Tuesday, July 26, 2016

Tuskegee Airmen NHS Trip Report

Tucked away in a small town in central Alabama is Tuskegee -- home of the historic Tuskegee Institute and also to Moton airfield, where the famed Tuskegee Airmen and support staff trained during World War II. Tuskegee AirmenNational Historic Site preserves the legacy of those courageous men and women.  The site is simple with museums inside the two historic hangars explaining the training and commemorating their achievements.  Unfortunately, the site is closed on Sunday (the day we visited), but several storyboards outside the site told the story more than effectively.

A little bit of imagination, prompted by the storyboards, made this site powerful!  The Tuskegee Airmen program was conceived as an experiment to see if black people could be taught to fly, fight, and maintain airplanes.  They studied at nearby Tuskegee Institute and then were bused to the airfield for their flight training.  That concept seems so foreign to us now, but I wonder how those first Tuskegee Airmen must have felt knowing they were part of an "experiment".  Were they excited?  Were they scared?  Were they frustrated that they were considered an "experiment"?  Were they eager to prove that they were equal to white people?  Perhaps some of all of that...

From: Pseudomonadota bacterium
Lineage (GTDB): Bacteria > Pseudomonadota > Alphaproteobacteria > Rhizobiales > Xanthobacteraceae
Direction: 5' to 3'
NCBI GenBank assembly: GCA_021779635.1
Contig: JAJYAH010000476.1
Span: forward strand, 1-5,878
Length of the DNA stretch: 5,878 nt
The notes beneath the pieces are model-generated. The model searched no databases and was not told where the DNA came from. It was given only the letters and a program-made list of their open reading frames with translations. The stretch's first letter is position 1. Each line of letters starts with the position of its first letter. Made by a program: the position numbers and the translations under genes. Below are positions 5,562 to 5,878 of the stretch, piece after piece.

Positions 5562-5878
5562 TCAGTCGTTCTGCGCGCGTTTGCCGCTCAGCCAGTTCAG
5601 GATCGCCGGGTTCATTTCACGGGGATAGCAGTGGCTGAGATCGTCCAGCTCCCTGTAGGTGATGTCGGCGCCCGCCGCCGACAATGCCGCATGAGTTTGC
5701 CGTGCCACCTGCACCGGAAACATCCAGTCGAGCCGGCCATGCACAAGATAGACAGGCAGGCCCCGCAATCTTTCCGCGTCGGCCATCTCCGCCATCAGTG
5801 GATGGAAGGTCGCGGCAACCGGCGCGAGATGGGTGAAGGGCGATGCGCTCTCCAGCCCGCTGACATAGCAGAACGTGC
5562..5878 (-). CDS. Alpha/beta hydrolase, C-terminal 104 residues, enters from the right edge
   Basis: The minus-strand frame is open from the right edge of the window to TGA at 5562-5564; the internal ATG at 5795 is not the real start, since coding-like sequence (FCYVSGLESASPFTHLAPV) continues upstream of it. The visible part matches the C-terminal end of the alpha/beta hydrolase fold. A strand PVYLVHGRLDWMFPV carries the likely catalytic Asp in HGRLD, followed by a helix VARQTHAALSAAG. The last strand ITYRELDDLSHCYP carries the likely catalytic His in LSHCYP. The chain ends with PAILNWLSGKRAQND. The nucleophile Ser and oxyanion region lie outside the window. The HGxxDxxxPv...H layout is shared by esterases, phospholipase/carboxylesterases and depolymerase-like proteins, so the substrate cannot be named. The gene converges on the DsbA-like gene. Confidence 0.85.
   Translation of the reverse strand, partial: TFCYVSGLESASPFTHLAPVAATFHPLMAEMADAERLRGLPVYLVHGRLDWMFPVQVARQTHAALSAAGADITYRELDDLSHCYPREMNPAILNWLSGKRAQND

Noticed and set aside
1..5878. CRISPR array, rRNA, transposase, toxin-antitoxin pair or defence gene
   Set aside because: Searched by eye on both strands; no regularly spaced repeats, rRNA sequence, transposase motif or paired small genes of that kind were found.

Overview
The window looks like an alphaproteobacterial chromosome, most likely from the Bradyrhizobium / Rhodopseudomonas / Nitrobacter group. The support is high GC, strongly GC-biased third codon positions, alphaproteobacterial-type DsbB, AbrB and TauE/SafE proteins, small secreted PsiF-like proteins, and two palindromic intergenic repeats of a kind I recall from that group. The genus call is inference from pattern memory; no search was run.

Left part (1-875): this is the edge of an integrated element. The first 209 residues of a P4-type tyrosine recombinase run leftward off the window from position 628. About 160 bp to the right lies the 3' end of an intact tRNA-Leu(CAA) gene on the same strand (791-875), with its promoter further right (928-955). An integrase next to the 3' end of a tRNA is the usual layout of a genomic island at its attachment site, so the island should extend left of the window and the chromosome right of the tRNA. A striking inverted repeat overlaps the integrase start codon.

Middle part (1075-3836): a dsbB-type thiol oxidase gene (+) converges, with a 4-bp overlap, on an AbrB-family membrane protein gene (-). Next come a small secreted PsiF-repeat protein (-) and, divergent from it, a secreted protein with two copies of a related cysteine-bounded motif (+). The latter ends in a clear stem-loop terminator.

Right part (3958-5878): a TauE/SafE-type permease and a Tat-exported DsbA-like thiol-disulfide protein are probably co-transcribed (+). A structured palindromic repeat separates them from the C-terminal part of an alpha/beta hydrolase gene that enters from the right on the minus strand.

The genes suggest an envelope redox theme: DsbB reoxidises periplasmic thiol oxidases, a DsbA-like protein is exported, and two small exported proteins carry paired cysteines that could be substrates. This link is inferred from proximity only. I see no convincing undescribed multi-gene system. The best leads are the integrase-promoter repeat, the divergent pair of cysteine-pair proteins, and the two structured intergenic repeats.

From a preservation perspective, I also found it interesting that, while some of the buildings had been torn down, the National Park Service wanted to reconstruct what the site looked like back in the 1940s.  Unfortunately, all they had were a couple of photographs showing what the outside looked like.  When reconstructing structures, the NPS strives for accuracy.  Therefore, in absence of information, rather than guessing, they chose to construct ghost structures (metal frames showing the location of windows and doors) to provide an idea of the size of the buildings and their proximity to the other structures around them.

This site doesn't take long to see, and you can still get a lot out of it even if it's unexpectedly closed on the day you visit.  It serves as a powerful reminder of what some brave people chose to take on 75 years ago despite what others around them may have thought and gives us the opportunity to "walk a mile in their shoes".  The Tuskegee Institute NHS is less than 10 minutes away and provides a similar experience looking back at the vision, perseverance, and accomplishments of Booker T. Washington and George Washington Carver as they set out to create a first-class university for still-segregated blacks.